The lady smiled at him and asked if his Daddy could take him shopping before I could stop her.  I heard my son murmur something about not having a Daddy and moved towards them as the lady sighed.  She looked at me and apologized.  I shook my head, and started to reach for Patrick's hand.  

Then the shop-owner asked me if I would trust her with my son for a few minutes.  "Would you let me 'take' him shopping?", she asked.  "You could just step outside, wait on the sidewalk, what do you say?"

I had been in the shop a few times, and knew her name but nothing else about her.  I saw kindness in her eyes, though, and a bright eagerness rising on Patrick's face.  I took a chance.  

I paced back and forth in front of the place, watching through the windows.  I did not feel the deepening cold nor discern the snow which started during my vigil.  I saw Patrick moving around the large room, reaching his hand, holding back until the woman spoke or gestured.  Then they disappeared for what seemed an eternity before they emerged from the back room, Patrick holding a box.  The lady motioned to me.  I opened the door and stepped inside.

"We're all done!" The lady's voice reached me as I crossed to the counter.  Patrick looked radiant.  He held the package against his small chest and told me that it was a surprise, that I couldn't see it, that he had wrapped it ALL BY HIMSELF on a big table with REALLY BIG scissors.  I looked at the woman, whose face mirrored the glee on my son's small countenance.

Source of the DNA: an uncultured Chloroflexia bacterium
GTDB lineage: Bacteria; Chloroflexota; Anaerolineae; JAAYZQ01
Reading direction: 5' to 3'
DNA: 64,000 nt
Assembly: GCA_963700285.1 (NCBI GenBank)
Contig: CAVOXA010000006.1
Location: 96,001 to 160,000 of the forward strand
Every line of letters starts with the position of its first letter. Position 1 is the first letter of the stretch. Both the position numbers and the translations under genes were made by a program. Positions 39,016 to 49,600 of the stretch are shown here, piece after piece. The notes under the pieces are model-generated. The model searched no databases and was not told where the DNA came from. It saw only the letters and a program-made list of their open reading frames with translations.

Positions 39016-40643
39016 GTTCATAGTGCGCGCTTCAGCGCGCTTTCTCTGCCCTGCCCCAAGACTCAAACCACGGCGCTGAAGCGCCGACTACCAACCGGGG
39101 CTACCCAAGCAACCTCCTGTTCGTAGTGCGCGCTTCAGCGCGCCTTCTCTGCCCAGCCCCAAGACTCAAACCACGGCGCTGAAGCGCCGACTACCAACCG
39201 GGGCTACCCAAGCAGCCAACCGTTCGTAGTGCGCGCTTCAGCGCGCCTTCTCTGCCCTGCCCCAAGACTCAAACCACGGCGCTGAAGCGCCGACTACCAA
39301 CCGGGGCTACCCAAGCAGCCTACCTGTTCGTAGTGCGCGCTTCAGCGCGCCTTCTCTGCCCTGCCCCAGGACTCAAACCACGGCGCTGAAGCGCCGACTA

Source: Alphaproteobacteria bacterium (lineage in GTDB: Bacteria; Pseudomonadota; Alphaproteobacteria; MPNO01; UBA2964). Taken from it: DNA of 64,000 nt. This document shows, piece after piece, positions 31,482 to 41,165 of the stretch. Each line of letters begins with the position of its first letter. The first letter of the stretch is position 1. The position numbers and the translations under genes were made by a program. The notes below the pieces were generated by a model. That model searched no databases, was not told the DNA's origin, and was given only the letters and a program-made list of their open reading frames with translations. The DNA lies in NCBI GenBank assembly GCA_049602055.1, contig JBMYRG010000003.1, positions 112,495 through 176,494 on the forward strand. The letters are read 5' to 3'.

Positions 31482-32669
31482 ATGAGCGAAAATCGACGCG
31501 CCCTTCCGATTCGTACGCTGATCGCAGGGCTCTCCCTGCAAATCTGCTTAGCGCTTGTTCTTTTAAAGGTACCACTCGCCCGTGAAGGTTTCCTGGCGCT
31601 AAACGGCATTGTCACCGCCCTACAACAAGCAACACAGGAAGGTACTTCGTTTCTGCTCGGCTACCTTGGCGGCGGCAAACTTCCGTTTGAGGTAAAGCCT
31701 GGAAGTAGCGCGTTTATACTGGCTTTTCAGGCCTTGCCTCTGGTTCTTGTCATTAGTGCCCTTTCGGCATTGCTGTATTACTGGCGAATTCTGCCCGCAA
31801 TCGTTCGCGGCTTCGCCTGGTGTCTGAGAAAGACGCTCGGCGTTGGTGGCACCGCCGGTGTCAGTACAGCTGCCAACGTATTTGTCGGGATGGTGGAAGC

"How much do I owe you?" I asked her.  

"Not a thing," she replied.  "Your son and I settled the bill."

I felt my heart clench again.  I walked over to the blouse that I had wanted to buy for Katrina, and took it off the circular rack.  "I want to get this for my best friend," I told the shopkeeper.  "What do you think, Patrick?  Would Katrina like this?"  

Patrick studied the blouse for a long minute before replying.  "That's nice, Mommy, but it's not as nice as what I bought for you."  And he smiled so wide that I thought the room itself would burst.

On Christmas morning, I gently took the tape from the present which Patrick solemnly extracted from the pile of things from Santa beneath tree.  He stood eagerly beside me while I lifted a beautiful green knitted scarf with matching gloves from the package.